Arden built with Wedgits this morning while the older kids worked on their math lessons. His self-imposed goal was to complete each of the cards with photos of increasingly difficult structures. Of course, about two thirds of the way through a "meteor shower" struck and after that is was less about accomplishment than about destruction. That's okay. I don't expect him to have an attention span beyond that of any other six year old.
When a new card was turned over, while he contemplated his first action, he would whisper to himself, "Okay, I can do this. I can do this." Then I tested him. I would gently tease that the next card might be too hard. Brimming with confidence every time: "I can do it." I would have hedged. Maybe. Probably. This amazing, confident, self-assurance isn't something he learned from his mother.
I also have an amazingly, confident, ready-take-on-the-world friend. I'll call her Amy. Right down to her email address, her personality is 100 percent consistent. "Amycando." I laughed out loud when she sent the first email. If I were to do something similar mine would read,
I'm tempted to feel sorry for myself. I'm tempted to think thoughts about God creating a useless person, and choosing a useless Christian. But listening to Arden this morning I thought maybe God just made us different. Different the way an optimist and pessimist are different. Or a spender and a saver. Or someone who is goal-oriented and someone who is people oriented. Left-brain, right-brain. You know, it's who we are and God uses all types. What if some of us are can-do people and some of us are can't-do people? Not that we're actually incapable, just when faced with a new problem or challenging situation, we wilt. Anyone else like that out there?"Briacantdo@mynewemailaddress.com"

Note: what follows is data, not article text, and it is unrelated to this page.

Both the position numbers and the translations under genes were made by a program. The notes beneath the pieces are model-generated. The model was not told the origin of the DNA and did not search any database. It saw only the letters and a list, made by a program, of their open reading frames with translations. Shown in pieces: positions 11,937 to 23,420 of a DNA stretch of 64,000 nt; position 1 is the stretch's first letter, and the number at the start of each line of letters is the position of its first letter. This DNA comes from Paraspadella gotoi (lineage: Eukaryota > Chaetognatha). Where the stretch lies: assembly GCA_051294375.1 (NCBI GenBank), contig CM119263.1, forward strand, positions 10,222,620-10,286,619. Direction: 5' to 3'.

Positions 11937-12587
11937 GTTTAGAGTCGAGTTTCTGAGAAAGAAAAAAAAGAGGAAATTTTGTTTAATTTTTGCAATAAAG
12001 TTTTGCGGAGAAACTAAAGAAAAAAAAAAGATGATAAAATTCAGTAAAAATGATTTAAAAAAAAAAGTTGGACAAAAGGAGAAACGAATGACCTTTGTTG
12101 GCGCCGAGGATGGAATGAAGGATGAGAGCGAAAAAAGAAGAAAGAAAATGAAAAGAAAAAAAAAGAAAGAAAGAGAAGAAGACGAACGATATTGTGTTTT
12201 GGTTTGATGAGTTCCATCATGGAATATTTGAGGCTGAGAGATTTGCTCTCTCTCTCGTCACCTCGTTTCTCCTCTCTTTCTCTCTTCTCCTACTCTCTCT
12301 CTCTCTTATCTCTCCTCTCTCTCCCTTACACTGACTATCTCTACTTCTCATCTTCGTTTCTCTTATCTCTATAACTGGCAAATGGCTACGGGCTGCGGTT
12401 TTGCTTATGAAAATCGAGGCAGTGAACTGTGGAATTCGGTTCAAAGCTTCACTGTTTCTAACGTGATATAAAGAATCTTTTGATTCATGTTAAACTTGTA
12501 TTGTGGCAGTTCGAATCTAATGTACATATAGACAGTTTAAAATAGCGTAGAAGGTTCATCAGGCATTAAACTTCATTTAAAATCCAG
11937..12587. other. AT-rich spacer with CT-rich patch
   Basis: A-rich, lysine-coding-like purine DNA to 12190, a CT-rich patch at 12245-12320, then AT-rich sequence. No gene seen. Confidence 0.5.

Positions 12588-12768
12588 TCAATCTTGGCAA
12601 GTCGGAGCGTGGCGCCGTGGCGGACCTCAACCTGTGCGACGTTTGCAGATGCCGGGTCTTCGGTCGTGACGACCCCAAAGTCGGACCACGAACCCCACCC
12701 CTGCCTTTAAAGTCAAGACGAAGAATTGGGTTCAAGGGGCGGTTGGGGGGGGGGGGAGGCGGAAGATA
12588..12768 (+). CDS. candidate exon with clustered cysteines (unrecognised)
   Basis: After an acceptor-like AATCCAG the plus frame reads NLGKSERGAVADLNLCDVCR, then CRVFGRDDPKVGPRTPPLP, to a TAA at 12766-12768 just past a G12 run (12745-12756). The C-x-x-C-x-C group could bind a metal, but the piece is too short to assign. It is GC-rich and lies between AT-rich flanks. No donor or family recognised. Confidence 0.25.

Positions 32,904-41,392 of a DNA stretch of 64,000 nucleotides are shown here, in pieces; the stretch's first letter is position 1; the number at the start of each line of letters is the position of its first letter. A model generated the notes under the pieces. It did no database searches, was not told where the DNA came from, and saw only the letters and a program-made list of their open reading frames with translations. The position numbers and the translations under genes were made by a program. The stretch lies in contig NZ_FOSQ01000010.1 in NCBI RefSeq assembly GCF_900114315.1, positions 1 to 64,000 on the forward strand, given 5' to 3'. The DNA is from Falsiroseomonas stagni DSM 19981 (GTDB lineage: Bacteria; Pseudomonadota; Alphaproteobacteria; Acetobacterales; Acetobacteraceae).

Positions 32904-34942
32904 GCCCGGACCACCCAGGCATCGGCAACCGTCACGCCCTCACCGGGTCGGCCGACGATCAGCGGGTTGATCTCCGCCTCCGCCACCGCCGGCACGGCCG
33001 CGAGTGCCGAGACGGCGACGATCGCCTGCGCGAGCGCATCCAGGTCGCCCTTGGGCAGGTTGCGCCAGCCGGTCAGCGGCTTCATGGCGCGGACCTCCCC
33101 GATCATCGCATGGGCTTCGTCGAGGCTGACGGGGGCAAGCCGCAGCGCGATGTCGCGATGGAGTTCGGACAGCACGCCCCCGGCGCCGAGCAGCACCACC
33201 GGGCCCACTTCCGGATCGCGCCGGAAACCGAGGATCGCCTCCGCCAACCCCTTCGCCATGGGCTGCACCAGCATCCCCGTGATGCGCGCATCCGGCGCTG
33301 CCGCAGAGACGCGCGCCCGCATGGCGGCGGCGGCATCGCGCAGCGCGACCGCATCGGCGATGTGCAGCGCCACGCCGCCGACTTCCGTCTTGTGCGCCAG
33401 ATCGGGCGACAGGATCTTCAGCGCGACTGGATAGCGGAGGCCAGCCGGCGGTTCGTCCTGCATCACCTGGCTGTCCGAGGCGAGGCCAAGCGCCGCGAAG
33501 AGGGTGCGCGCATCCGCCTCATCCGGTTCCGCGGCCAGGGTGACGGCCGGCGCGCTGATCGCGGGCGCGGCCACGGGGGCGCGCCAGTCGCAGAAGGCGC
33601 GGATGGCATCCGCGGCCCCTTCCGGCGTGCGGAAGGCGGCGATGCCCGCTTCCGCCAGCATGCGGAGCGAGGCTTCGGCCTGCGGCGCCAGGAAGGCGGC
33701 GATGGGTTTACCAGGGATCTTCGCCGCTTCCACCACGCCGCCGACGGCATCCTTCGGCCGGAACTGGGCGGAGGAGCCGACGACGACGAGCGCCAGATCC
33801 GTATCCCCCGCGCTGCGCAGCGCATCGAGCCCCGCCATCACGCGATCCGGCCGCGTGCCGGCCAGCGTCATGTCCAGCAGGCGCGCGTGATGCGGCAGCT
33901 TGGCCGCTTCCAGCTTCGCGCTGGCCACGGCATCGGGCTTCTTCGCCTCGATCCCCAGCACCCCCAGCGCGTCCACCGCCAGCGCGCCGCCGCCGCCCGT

And think how differently these two opposite people would read Philippians 4:13, "I can do all things through Christ who strengthens me."